What does this study and its results have to do with Agile teams? There are multiple implications of what we have learned from sports teams. These implications should have a bearing on how we make decisions around hiring, firing, promoting and demoting people within the organization. I have noticed these parallels in teams I have been a part of and also across the broader organization.
When hiring folks onto the team, given that we already have good talent on the team, collaboration and team fit should be more important. In that case, do not hire the most talented developer you come across, instead hire the one that fits the team the best.
In general, teams in an Agile process are looked at as highly collaborative. The first question we need to answer is — Is this true for the team we are dealing with? Are we building a basketball team or a baseball team? An easy way to discover this might be mapping out the value stream for the team. Start from the initial request all the way to the goal. Does meeting the goals of this team require a lot of “passes” or hand-offs or does it require team members to hit “home runs” and they can achieve these goals without interacting with other team members.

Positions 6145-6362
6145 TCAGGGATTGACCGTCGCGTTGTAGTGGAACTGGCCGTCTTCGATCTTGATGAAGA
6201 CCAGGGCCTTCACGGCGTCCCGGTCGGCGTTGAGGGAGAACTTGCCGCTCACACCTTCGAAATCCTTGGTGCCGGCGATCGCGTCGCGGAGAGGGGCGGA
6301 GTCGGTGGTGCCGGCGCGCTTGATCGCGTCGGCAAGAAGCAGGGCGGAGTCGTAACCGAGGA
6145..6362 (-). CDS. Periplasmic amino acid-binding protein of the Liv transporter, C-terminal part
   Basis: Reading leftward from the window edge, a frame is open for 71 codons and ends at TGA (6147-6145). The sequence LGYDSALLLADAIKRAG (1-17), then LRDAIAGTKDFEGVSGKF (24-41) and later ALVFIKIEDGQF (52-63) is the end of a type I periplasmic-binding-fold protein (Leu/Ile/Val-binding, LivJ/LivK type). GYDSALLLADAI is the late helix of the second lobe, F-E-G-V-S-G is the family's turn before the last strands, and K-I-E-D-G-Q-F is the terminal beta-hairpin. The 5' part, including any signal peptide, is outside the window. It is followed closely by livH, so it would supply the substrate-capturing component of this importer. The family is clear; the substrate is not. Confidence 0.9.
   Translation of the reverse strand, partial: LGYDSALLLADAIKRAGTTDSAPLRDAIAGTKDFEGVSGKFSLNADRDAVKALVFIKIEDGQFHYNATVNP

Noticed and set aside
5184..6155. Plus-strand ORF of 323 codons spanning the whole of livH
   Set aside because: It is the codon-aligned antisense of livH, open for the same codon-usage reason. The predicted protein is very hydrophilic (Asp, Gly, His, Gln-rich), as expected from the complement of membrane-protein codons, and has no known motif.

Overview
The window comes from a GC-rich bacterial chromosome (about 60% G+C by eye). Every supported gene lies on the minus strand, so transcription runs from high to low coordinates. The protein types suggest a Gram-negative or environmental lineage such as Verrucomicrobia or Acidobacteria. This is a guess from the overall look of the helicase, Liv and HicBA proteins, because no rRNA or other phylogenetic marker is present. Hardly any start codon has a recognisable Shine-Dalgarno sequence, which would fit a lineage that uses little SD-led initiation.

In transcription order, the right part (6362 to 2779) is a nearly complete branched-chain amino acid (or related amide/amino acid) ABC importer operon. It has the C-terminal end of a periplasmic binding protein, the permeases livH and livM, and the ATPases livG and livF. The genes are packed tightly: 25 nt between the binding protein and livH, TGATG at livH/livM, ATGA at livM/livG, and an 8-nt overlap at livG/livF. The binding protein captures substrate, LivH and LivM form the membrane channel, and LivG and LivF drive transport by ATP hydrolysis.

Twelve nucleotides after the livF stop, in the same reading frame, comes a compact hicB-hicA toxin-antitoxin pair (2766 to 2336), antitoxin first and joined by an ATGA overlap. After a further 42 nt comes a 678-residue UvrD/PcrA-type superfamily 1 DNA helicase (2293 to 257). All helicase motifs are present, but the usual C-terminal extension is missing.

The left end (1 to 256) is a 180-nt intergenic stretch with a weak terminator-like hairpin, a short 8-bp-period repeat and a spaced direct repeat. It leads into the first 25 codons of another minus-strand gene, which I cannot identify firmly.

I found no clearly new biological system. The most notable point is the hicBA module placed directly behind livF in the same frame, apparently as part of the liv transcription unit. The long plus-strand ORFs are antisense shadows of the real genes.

If we determine that this is a basketball-type team, we need to reflect this in the make up of the team. When hiring folks onto the team, given that we already have good talent on the team, collaboration and team fit should be more important. In that case, do not hire the most talented developer you come across, instead hire the one that fits the team the best. For a basketball team, based on which side of the curve we are, we can make the decision of hiring top talent vs collaborative players. Ideally of course, we hire top talent that can collaborate well. Similar to what Miami Heat was able to do with Wade, Lebron and Bosh. On the other side of things, if you are looking to fire folks, you should not just look at your “lowest” talent individuals. Look for the ones that decrease collaboration and remove them from the team. You might actually end up getting much better results as the percentage of top talent will move in the appropriate direction.